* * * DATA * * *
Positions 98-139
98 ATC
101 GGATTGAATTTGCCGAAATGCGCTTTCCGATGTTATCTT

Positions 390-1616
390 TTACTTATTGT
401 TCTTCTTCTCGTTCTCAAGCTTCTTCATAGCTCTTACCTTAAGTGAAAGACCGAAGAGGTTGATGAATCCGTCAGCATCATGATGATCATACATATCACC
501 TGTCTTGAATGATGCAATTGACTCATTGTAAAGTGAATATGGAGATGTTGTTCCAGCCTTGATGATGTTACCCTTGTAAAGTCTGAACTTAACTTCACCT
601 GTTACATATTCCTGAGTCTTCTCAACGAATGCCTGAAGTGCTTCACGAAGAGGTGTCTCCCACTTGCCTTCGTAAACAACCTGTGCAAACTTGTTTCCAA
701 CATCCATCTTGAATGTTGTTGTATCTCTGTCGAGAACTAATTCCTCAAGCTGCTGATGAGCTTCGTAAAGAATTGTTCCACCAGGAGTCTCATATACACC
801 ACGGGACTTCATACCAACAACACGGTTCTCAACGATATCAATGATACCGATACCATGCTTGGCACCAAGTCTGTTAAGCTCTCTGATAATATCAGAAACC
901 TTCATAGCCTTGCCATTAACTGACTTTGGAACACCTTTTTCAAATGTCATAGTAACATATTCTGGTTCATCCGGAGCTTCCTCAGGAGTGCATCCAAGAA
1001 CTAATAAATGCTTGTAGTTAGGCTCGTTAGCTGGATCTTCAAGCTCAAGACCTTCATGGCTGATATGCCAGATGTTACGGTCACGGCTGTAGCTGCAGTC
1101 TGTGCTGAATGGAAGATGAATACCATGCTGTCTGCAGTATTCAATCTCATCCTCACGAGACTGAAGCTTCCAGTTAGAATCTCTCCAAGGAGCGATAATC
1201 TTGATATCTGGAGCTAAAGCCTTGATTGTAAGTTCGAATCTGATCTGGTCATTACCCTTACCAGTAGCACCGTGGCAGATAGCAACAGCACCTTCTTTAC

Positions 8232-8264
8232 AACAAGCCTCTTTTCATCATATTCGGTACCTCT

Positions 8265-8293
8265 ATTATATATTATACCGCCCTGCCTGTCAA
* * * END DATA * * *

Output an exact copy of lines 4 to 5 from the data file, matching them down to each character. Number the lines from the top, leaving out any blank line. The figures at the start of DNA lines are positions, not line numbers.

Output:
Positions 390-1616
390 TTACTTATTGT